I received today a copy of the judgment that was entered into court in my divorce proceedings. I don’t really know if there is anything else that still needs to happen before the divorce is considered final, but since the paperwork says the judgment was entered a few days ago, I think that makes it official. I’m divorced.
I went into the human resources office at my workplace and asked to speak with the benefits coordinator. With the divorce final, I have an official qualifying life event that allows me to review the benefits I’ve selected for the year and make any changes that are appropriate. Our company’s benefits coordinator quickly and professionally provided me with the information and instructions I needed, but also gave me something I hadn’t expected: compassion. Instead of being strictly business, the benefits coordinator asked me how I was doing and talked with me for about half an hour about the things I was going through.
In retrospect, perhaps it’s odd that I was so surprised to be treated like a human being with feelings. I mean, how else but with compassion would you react to that kind of news? But then I realized why it had affected me so strongly: it was a sharp contrast to the reactions I’ve received from most people I’ve talked to.
I want to say this in the kindest possible way, but I also want to be honest about it. I have noticed, not just as a reaction to my divorce, but when dealing with many circumstances in which the Christian ideal isn’t maintained, the same religion that preaches compassion, the same people who extol its virtues, the very individuals who you’d hope would show the most compassion are prevented from doing so by the tenets of their faith. Okay. Maybe prevented is too strong a word. But they have a definite handicap.
I know this because I also saw it in myself. In the months after I determined that the religion I grew up believing just wasn’t true, I found myself to be far less judgmental of people who didn’t live up to the religion. Even though I knew that non-Mormons couldn’t be expected to abide by the teachings of Mormonism, I still had a little bit of a superiority complex. But I didn’t realize it until after I stopped believing in the religion and looked at the world with new eyes.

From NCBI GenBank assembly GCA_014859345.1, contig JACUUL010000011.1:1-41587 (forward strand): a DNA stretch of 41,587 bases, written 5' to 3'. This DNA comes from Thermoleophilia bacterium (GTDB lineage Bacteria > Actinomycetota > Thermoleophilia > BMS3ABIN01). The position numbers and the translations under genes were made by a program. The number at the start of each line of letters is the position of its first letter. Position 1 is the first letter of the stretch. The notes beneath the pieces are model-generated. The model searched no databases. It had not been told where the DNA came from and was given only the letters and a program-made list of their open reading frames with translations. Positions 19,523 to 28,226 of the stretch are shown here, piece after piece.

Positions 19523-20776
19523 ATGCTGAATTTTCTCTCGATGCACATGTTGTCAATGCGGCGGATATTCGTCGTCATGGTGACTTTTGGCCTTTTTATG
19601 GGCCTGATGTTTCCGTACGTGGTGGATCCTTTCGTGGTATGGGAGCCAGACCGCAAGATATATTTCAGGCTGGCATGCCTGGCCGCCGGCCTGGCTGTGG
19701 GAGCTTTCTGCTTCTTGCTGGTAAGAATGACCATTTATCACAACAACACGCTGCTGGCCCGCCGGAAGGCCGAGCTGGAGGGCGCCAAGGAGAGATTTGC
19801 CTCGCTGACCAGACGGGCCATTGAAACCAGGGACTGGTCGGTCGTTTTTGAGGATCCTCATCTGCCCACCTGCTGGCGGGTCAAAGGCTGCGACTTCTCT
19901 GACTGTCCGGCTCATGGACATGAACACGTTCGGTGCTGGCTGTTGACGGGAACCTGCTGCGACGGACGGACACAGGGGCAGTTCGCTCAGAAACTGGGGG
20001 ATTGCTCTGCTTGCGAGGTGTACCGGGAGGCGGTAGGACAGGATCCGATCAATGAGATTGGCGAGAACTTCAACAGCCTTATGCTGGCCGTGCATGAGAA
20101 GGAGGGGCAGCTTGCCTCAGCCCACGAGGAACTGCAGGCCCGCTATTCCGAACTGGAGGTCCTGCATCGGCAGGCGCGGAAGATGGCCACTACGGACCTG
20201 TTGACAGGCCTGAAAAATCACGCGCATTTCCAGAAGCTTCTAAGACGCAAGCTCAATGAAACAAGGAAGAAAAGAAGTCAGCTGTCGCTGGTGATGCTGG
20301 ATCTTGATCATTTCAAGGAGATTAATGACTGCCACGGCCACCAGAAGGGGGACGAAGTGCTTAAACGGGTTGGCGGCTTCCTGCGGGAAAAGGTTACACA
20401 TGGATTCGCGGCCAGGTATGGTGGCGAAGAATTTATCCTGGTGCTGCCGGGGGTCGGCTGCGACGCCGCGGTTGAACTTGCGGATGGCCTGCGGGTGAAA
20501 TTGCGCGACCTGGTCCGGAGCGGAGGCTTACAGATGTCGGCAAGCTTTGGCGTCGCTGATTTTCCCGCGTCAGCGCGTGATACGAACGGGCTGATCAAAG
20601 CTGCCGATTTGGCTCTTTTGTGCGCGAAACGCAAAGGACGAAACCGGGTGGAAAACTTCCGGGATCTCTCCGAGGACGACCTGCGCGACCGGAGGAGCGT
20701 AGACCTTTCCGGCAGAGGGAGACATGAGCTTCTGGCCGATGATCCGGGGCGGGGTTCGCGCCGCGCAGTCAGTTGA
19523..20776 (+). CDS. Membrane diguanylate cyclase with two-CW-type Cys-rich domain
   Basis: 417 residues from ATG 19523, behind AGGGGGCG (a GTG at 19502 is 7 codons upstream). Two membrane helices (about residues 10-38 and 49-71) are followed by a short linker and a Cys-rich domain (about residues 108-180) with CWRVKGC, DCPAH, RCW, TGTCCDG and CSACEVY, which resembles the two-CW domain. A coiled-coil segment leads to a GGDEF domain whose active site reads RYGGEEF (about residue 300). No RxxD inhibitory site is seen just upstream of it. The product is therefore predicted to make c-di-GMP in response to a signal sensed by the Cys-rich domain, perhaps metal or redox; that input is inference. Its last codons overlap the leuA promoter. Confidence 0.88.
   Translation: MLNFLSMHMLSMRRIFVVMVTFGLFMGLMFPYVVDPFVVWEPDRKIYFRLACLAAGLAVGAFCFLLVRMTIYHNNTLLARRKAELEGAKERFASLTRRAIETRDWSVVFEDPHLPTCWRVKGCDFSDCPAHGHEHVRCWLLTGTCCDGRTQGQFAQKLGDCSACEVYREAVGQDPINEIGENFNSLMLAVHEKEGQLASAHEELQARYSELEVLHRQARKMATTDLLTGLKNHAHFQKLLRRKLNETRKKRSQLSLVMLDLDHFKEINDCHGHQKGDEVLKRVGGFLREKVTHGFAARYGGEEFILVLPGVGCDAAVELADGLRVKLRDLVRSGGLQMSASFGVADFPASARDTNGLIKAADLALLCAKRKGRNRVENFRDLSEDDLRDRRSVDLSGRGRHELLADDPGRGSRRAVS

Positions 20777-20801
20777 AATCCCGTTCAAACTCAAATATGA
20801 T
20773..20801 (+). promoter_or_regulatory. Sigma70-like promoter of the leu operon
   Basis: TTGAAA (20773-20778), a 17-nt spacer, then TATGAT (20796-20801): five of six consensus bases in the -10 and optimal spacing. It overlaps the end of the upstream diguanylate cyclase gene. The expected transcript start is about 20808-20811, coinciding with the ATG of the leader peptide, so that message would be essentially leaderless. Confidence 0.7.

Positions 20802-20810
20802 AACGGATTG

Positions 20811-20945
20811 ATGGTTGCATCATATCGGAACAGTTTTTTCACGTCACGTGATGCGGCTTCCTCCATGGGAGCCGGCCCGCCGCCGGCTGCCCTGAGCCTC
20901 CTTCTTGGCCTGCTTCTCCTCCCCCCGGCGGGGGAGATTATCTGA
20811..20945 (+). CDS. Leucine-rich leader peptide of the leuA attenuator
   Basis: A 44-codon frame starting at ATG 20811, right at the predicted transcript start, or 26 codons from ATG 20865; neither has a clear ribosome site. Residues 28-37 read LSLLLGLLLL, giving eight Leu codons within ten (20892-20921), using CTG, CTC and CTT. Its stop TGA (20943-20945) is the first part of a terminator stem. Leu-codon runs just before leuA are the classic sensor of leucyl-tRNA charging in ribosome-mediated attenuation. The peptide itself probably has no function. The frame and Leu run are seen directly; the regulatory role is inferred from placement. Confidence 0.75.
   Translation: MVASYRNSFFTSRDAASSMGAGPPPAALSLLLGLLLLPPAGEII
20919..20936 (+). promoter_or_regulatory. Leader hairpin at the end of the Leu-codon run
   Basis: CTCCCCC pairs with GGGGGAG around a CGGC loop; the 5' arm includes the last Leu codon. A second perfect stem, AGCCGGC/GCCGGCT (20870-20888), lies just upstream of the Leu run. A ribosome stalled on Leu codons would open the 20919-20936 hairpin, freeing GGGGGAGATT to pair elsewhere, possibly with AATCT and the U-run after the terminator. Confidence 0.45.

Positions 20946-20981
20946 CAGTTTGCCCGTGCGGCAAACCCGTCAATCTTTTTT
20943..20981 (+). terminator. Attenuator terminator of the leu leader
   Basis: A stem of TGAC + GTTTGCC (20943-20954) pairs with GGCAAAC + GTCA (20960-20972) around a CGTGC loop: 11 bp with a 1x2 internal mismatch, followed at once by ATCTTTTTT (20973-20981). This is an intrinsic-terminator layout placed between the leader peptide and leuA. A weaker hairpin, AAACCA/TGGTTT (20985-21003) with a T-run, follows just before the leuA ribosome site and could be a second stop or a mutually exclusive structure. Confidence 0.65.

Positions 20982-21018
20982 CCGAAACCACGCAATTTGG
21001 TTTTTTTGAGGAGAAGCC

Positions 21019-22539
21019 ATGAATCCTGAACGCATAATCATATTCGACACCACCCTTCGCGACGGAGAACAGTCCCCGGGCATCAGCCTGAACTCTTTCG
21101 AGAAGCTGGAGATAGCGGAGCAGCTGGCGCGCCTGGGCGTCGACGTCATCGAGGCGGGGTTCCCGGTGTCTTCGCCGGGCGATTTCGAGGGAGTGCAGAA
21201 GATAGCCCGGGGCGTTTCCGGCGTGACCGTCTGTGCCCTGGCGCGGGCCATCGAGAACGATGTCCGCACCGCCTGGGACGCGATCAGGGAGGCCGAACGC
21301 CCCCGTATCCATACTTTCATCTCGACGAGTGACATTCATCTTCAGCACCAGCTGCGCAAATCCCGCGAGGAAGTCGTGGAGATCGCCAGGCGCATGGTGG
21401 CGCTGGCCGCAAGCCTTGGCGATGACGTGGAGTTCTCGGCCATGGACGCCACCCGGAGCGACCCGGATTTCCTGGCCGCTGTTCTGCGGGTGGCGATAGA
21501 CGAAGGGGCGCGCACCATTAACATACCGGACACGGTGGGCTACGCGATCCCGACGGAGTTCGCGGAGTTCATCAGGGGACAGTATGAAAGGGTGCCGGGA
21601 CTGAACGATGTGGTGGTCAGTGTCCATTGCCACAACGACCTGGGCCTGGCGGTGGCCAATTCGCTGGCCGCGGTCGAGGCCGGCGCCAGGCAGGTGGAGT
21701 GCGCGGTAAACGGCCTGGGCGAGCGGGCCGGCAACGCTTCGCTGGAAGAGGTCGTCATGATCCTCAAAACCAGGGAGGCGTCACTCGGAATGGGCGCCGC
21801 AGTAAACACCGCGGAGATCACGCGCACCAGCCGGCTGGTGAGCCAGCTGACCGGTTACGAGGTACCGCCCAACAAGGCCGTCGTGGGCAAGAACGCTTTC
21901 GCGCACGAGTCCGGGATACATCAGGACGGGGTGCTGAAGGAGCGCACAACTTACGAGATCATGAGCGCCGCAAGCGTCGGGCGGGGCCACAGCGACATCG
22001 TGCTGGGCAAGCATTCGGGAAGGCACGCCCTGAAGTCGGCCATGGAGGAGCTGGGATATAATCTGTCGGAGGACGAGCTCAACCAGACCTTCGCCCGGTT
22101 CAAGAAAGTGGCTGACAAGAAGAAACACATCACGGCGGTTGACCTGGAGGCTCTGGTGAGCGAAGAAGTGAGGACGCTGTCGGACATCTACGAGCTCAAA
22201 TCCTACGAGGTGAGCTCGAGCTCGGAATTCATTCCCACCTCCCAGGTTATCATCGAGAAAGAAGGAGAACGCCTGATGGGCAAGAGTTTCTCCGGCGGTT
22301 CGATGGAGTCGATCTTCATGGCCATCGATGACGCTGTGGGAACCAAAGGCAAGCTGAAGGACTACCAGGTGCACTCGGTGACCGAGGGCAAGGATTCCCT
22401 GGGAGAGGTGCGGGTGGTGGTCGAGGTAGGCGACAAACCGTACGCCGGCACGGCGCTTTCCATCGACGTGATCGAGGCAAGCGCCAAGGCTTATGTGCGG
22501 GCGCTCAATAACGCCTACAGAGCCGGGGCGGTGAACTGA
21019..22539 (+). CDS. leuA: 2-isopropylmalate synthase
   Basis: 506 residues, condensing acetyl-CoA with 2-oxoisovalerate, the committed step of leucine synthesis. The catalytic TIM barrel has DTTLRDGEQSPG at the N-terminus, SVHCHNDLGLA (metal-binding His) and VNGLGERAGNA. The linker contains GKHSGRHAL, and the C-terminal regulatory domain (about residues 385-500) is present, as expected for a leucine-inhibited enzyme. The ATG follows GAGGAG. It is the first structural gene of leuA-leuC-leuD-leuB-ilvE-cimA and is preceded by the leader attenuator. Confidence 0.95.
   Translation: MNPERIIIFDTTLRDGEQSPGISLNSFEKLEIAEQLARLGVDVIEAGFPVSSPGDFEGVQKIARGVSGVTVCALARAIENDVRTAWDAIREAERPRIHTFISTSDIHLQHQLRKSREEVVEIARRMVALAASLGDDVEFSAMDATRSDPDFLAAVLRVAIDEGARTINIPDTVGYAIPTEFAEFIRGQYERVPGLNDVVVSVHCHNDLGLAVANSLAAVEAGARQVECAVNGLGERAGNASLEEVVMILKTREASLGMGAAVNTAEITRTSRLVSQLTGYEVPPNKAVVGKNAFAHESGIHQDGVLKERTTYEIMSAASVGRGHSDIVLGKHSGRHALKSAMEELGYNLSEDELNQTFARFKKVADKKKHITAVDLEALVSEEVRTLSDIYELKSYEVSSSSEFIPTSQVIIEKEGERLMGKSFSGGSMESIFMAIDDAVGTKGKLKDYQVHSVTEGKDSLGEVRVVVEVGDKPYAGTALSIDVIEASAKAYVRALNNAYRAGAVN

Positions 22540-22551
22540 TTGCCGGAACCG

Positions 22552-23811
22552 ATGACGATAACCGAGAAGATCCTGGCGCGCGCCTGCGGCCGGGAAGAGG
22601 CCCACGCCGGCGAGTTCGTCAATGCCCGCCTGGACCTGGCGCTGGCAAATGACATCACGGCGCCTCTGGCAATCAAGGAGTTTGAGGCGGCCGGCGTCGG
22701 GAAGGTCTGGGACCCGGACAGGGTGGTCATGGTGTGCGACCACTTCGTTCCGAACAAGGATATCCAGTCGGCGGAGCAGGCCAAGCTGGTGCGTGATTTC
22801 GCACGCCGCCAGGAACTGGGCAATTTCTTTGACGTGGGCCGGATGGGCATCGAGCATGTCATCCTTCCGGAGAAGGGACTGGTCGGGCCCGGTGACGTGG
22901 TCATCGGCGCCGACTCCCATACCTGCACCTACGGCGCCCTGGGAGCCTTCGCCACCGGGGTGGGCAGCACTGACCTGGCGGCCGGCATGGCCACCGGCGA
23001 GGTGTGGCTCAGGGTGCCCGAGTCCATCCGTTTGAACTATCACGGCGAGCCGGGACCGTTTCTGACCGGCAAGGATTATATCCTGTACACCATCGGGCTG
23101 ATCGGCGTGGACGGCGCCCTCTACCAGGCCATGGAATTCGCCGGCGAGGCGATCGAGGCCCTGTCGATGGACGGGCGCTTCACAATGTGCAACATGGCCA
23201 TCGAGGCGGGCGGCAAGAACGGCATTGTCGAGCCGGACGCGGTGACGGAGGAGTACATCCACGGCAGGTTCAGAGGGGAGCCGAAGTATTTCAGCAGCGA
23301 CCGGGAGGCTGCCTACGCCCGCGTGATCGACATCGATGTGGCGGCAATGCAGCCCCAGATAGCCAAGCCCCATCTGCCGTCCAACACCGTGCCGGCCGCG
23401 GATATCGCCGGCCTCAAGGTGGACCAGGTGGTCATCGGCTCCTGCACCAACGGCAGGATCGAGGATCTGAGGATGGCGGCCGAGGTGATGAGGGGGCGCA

You see, I couldn’t exactly blame someone for drinking alcoholic beverages when they didn’t subscribe to the Word of Wisdom. But I didn’t drink. I couldn’t blame someone for watching rated R movies when they didn’t believe a prophet of God had proscribed them, but I didn’t watch rated R movies. I never blamed anyone for getting tattoos, or for swearing, or for having premarital sex, but I lived my life according to stricter standards. I was one of the chosen. I was one of God’s elect. I was a high priest of the Almighty God.
I didn’t think that made me any less accepting. I didn’t think I was judgmental. But I was. Because I knew the correct path to happiness. Even though non-members weren’t required to live by the same standards that I was, I knew the truth: that living such standards meant added happiness in this life and eternal life with God in the next. Even though I took care never to condemn anyone else, I was still judgmental. I was still smug in my superiority. I still struggled to have true compassion.
And since I’ve left the church, that’s what I’ve seen from other church members. I sincerely believe that they try not to judge me, but their words and actions show that they still judge me. In their eyes, I’m on the wrong path. I’ve turned my back on God and on my covenants. What else can they expect but that I’ll have a hard time going through this period? Why should they even try to shield me from the natural consequences of my sinful choices?
Throughout the process of my divorce, the only person who has shown me any compassion has been Girlfriend. The rest of my family and people I’ve talked with about it? The best they can say is that although they still love me, they know that the choices I’m making will ultimately lead to misery and a life of sin. With that attitude, how can they put their arm around me and ask how I’m doing, how things are affecting me, how I’m coping? So I get nothing. A generic “we love you no matter what,” but no real demonstrations of compassion. Only of judgment.
As my work colleague demonstrated, compassion is not gone from this world. Just don’t look for it among the elect.